Although no dirt was shoveled, Lexington officials have staged a ground breaking for a new public safety operations center. The facility is being established in the former juvenile detention center on Cisco Road. The center will bring under one roof the divisions of Emergency Management, Enhanced 9-1-1, and LexCall. Efforts to build the public safety operations center have been several years in the making. In 2008, the project stalled with construction costs estimated at 39 million dollars. By rehabbing existing space, Lexington Mayor Jim Gray says it amounts to 26 million dollars in
It was standing room only for a special ceremony Monday to recognize promotions within the Lexington police department. A long-time local religious leader offered some sentiments as the guest speaker.
Reverend Willis Polk says Lexington's police department features a 'good foundation' and 'good work performance standards.' Still, the Baptist preacher stressed the importance of having a heart, mind, and spirit for police work, and to do it with fairness and honesty.
Due to a reduction in demand, Lexington officials are implementing a winter waste collection schedule. For six weeks, yard waste will not be picked up during regular runs. The special winter schedule begins on February 9th and runs until March 20th. Lauren Monahan is with the city's Division of Waste Management. "It's really nice because it allows us to allocate our resources to enhance the trash and recycling collection, especially as the bad winter weather is ahead of us," said Monahan.
On-demand ride sharing companies operating in Kentucky now face statewide regulations.
The issue has been a prominent topic at Lexington city hall. Two ride sharing firms, Lyft and Uber have been offering pick up service to area citizens for months.
Urban County Council Member Peggy Henson says the state rules seem to cover the pressing issues. "The driver backgrounds, the drivers' insurance, the records of vehicle inspections. And it goes on and on and on," said Henson.
After weeks of little activity, crews began Monday building two big cranes at the Centre Point project site in downtown Lexington. Developer Dudley Webb says the cranes, one 260 feet tall, the other 300 feet, will be up for some time. "The big booms that swing are over the project site and they'll use those to load the concrete up into the site,” said Webb. “And those will be up through completion of the project."
For several weeks, mid-morning and mid-afternoon travel along a section of Lexington's New Circle Road is expected to be impacted by blasting operations. The weekday blasting will take place as part of a major reconstruction project for more than two miles between Versailles and Leestown Roads.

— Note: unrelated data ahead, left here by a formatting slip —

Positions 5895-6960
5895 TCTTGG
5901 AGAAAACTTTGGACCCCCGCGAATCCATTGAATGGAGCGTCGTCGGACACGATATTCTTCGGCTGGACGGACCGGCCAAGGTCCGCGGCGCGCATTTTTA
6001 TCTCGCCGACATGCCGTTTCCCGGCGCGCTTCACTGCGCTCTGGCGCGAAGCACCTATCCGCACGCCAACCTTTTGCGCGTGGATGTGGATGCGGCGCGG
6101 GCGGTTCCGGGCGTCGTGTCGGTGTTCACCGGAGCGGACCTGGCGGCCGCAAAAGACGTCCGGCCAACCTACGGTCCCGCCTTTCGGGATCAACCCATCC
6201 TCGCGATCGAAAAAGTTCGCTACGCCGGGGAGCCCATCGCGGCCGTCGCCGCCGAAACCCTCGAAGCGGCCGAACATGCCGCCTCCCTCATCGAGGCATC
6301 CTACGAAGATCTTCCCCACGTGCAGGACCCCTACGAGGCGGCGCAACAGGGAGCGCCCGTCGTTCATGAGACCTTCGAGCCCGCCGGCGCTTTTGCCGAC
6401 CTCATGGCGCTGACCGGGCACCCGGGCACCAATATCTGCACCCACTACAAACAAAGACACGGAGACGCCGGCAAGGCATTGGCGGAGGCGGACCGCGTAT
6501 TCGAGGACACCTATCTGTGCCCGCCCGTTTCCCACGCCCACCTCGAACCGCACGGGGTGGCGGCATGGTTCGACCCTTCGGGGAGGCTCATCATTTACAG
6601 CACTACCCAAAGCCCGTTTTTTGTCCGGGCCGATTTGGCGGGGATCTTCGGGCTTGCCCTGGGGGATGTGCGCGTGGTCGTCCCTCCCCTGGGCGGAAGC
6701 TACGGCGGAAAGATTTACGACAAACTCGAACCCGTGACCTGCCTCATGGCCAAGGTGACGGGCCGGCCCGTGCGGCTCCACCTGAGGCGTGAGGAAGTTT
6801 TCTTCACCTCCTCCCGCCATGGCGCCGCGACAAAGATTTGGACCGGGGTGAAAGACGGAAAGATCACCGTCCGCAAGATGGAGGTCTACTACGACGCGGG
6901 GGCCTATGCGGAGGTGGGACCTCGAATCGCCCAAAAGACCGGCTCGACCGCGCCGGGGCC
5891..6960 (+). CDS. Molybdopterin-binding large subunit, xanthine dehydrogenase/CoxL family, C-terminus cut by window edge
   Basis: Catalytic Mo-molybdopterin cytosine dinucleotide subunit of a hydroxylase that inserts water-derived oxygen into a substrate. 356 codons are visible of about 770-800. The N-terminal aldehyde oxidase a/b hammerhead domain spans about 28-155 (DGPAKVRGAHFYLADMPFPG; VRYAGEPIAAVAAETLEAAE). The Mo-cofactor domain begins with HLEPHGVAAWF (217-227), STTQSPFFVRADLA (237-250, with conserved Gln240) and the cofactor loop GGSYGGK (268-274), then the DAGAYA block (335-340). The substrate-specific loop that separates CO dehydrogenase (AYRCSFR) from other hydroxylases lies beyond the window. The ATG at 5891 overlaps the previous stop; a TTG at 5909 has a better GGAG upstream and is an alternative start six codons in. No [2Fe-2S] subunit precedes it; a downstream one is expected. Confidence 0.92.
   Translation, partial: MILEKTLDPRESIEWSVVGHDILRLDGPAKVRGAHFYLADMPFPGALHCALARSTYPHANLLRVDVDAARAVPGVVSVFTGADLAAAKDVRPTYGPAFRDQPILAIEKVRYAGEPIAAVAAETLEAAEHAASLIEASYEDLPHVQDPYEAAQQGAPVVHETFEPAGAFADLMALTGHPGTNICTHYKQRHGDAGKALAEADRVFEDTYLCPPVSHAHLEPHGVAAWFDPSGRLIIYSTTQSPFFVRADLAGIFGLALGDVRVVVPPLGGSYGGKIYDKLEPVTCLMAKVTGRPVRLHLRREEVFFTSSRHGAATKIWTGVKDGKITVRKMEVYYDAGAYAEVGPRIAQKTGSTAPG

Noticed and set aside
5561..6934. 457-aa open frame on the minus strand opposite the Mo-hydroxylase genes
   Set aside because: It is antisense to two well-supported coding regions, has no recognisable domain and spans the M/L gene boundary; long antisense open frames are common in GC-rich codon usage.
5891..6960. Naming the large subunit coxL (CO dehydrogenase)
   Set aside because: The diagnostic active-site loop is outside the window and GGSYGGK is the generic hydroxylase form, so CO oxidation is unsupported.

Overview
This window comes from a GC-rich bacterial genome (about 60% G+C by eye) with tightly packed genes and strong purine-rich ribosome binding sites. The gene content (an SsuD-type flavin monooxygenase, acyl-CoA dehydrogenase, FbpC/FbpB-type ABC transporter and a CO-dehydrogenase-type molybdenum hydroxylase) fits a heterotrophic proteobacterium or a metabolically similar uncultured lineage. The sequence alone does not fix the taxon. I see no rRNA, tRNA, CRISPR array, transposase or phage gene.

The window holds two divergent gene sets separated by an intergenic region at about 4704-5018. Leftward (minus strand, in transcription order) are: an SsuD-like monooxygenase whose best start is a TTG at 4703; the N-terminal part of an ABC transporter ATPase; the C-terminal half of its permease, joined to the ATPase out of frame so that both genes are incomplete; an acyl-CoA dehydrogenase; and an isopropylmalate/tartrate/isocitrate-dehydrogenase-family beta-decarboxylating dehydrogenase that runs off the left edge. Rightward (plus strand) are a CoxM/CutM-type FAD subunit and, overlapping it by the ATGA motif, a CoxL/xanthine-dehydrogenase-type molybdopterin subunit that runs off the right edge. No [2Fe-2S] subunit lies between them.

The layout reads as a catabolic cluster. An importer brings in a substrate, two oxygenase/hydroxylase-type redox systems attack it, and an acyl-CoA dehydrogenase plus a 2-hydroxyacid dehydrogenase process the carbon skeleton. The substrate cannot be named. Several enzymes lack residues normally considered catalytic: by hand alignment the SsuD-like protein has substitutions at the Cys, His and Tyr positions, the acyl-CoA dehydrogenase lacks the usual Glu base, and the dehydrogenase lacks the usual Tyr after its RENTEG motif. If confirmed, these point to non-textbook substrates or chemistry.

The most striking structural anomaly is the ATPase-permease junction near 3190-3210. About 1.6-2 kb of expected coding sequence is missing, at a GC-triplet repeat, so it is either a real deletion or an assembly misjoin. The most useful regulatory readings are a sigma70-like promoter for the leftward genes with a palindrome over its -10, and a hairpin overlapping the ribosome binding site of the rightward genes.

The distribution of the Lexington Herald Leader's Community News publication is being scrutinized by city leaders.
The city council could move to specify how the paper is delivered.
Community News is a supplemental newspaper delivered to residents who do not subscribe to the Herald Leader. Kif Skidmore represents the paper. "There is a first amendment right of free speech to distribute the publication such as the Community News as there is any kind of newspaper and even commercial publications," said Skidmore.
A ground breaking ceremony was held Tuesday for the new $26 million home of Lexington's mass transit system. The new building will house maintenance facilities as well as administration.
Lexington Mayor Jim Gray says the new site is expected to greatly enhance efficiencies of the bus service. "We'll have seven bays here, where we had two before,” said Gray. “So there's a likelihood that the turn, the cycle turn on maintenance will be faster."
The 54,000 square foot complex will sit on property once used by General Electric for its glass plant.
Charlie Lanter- Office of Homelessness Prevention and Intervention Director
Lexington city officials are making final preparations for the new 'Housing First' program. Announced this past summer, the initiative aims to help area homeless people who are dealing with substance abuse and/or mental health issues.
The city of Lexington is looking for a new police chief. The news comes as the current head of the division of police moves on to a new administrative role.
Lexington Mayor Jim Gray has promoted Police Chief Ronnie Bastin to the position of Public Safety Commissioner. The search begins immediately for Bastin's replacement. Bastin joined the force in 1984, worked his way up through the ranks, and was named chief in 2008.